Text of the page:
1. re: davis_sq_pro

                                            With all due respect, your previous question made me wonder that about you.

                                            1. re: Cremon

                                              Cremon - davis_sq_pro has probably forgotten more about rum than you know about it.

                                              1. re: ncyankee101

                                                ncyankee101: I appreciate the support but I am certainly NOT an industry expert. I'm just an especially motivated consumer. Hopefully we can get JMF or Capn Jimbo (who I recently saw on this board for the first time) to pipe in.

                                                1. re: davis_sq_pro

                                                  DSP - I didn't say you were an expert, I don't think the bar is very high in this case ;-) but you do seem to know your stuff and I wish I had listened to you about the Sea Wynde LOL.

                                              2. re: Cremon

                                                Here's a reference for you: "Rum" by Dave Broom, pages 31-32. Which talks about molasses procurement and the fact that more efficient sugar production is driving up costs for rum producers who rely on the resultant molasses.

                                                Very much looking forward to seeing something to back up your claim!

                                                  1. re: davis_sq_pro

                                                    *sigh* I am certainly not saying I forgot more about rum than davis_sq_pro knows. That would be a very ignorant statement to make.

                                                    I merely found his question after reading our (ncyankee101 and mine) discussion puzzling.

                                                    This should help you in understanding where my answers come from, which made you ask the question of me first, davis_sq_pro:


                                                    If you look at the brands at the bottom, many of them grow their own cane and also make sugar (one company doing both). While I know of two companies that do buy the blackstrap from separate sugar companies, they aren't the rule. But just read the article - it does explain a lot.

                            2. not foodie answer but Rum and Coke is a highly popular drink for a reason.
                              I like mojitos but that is a lot of work. Daiquiris are just rum, sugar and lime juice.
                              Rum and eggnog. Rum and hot apple cider.
                              1 1/2 oz. White Rum
                              1/2 oz. Cointreau
                              3/4 oz. Cranberry Juice
                              1/4 oz. Lime Juice

                              2 Replies
                              1. re: danionavenue

                                Can't believe it took this long to get to the classic rum and coke. Add a squeeze of lime and it is a cubre libre.

                                A recurring tipler in my group is rum and inca kola, or rum and pineapple soda.

                                1. re: INDIANRIVERFL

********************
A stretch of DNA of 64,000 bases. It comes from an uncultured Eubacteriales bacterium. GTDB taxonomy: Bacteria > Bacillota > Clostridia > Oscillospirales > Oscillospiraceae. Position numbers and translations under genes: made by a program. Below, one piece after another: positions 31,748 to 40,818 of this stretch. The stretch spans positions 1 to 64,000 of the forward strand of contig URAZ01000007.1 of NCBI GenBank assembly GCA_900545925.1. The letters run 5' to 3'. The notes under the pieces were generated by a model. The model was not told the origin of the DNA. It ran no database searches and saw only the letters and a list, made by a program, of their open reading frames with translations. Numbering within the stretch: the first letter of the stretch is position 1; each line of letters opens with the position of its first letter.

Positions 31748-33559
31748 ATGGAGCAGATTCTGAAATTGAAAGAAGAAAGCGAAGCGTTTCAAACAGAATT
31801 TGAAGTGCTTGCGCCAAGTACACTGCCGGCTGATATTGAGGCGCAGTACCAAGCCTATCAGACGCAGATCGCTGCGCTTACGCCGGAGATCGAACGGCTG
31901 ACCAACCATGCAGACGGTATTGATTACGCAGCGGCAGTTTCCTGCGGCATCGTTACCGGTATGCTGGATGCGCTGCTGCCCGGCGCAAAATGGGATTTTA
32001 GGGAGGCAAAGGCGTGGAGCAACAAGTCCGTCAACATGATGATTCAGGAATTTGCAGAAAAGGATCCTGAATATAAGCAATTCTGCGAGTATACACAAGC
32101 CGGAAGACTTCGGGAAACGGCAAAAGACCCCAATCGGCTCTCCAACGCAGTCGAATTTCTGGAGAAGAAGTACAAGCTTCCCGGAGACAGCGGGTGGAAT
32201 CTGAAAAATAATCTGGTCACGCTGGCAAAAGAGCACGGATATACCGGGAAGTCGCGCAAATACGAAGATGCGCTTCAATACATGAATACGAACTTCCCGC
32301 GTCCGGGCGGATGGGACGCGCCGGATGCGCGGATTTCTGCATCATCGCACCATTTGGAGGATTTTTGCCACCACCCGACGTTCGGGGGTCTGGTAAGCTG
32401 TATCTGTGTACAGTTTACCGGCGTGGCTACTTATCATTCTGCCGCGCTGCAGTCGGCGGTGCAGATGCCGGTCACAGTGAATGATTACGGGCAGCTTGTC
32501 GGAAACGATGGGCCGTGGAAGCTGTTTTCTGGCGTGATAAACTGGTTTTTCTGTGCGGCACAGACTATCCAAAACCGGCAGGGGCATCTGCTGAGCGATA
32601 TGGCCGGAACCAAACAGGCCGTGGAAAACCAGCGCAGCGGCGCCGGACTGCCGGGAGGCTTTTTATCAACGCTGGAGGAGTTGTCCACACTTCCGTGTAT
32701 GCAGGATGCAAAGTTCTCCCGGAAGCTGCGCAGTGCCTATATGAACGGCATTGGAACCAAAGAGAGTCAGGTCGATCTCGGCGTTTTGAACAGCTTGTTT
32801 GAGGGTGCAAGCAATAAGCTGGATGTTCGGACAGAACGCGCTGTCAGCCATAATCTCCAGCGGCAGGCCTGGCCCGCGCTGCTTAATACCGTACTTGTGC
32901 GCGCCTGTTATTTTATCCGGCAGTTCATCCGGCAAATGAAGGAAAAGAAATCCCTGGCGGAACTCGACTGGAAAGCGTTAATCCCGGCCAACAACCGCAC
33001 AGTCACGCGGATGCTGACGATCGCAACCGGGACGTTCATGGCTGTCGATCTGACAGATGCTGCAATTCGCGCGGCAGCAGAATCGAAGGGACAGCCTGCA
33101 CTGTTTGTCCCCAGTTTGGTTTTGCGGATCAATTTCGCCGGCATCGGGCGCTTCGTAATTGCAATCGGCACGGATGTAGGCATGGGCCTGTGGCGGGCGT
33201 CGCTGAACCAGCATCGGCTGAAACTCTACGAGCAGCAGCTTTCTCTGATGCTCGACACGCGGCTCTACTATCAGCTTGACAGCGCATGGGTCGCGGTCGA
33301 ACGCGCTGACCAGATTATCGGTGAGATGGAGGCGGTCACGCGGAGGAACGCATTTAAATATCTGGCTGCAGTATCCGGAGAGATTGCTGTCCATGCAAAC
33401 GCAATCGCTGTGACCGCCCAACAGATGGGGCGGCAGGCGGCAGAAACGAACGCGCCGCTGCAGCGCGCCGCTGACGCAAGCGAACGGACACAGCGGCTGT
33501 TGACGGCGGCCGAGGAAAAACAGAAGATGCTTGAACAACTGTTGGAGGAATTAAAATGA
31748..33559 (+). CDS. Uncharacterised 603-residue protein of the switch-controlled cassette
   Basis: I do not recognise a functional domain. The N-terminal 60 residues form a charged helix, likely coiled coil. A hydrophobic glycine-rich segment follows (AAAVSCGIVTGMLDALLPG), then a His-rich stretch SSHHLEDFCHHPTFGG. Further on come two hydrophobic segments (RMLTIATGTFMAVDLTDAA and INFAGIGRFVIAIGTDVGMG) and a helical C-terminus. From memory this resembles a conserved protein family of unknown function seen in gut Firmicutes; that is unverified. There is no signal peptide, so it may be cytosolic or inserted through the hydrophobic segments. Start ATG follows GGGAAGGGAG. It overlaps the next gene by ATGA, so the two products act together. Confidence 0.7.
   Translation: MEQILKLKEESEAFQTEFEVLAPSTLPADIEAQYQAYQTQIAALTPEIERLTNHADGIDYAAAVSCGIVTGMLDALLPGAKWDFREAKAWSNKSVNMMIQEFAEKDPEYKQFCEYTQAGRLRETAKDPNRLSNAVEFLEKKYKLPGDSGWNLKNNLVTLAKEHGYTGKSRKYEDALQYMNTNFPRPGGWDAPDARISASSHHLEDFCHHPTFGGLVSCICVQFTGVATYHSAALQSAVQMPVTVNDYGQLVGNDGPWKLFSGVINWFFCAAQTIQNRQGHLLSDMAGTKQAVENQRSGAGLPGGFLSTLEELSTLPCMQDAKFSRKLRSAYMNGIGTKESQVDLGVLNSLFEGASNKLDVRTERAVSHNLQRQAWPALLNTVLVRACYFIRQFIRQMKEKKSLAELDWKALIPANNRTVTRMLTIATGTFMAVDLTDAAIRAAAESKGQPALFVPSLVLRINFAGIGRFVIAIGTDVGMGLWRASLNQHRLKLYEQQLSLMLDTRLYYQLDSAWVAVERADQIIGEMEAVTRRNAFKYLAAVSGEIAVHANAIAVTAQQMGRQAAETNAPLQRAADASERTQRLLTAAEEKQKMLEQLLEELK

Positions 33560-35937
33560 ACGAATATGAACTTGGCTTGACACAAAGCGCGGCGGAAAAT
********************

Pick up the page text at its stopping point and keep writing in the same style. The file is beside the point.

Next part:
If you want a Cuba libre in Cuba, order a "haha". That is the nickname for the drink there, because the notion of Cuba being "libre" is laughable. And the cola isn't Coke.

                              2. Simple - simple - simple - In a shaker: 1 cup of ice, juice of one lime, two shots of white rum, 1/2 cup of mango nectar .... shake and pour into chilled martini glass. Can substitute peach nectar for the mango as well. The juices are Jumex products, 12 oz cans, usually found in the Hispanic food section.....Makes for quick and easy drinks. Granted they are not as fresh as freshly squeezed - but you said that you didn't want to do that. So here ya go.

                                1. My neighbors are visiting professors from Puerto Rico and they brought over an interesting holiday drink [think eggnog] called a coquito I believe .... A little too sweet for my taste, but it was festive, it does not entail juicing fruit, and was told contains three simple ingredients and common spices.

                                  1 Reply
                                  1. re: hawkeyeui93

                                    My friend whipped up a batch for our Thanksgiving dinner. It's a pretty simple recipe, but it is good & very sweet.

                                    It's just a punch made with a couple of cans of condensed & coconut milk, mixed with some nutmeg, cloves, rum, and vanilla to taste.

                                  2. I've been mixing rum with Trader Joes's Spiced Apple Cider. Simple and tasty.

                                    2 Replies
                                    1. re: pinkpoodle

                                      Apple cider mixes well with just about anything. I like it best with Bourbon, but rum is my second. Not bad with Tequila either.

                                      1. re: ncyankee101

                                        ...now there's an idea,not a big rum drinker {grew up on it} but will try it with Bourbon. Thanks.

                                    2. A Ti punch is an excellent simple rhum drink. Rhum Agricole,
                                      Sugarcane syrup and a thin slice of lime. Nice with regular rum as well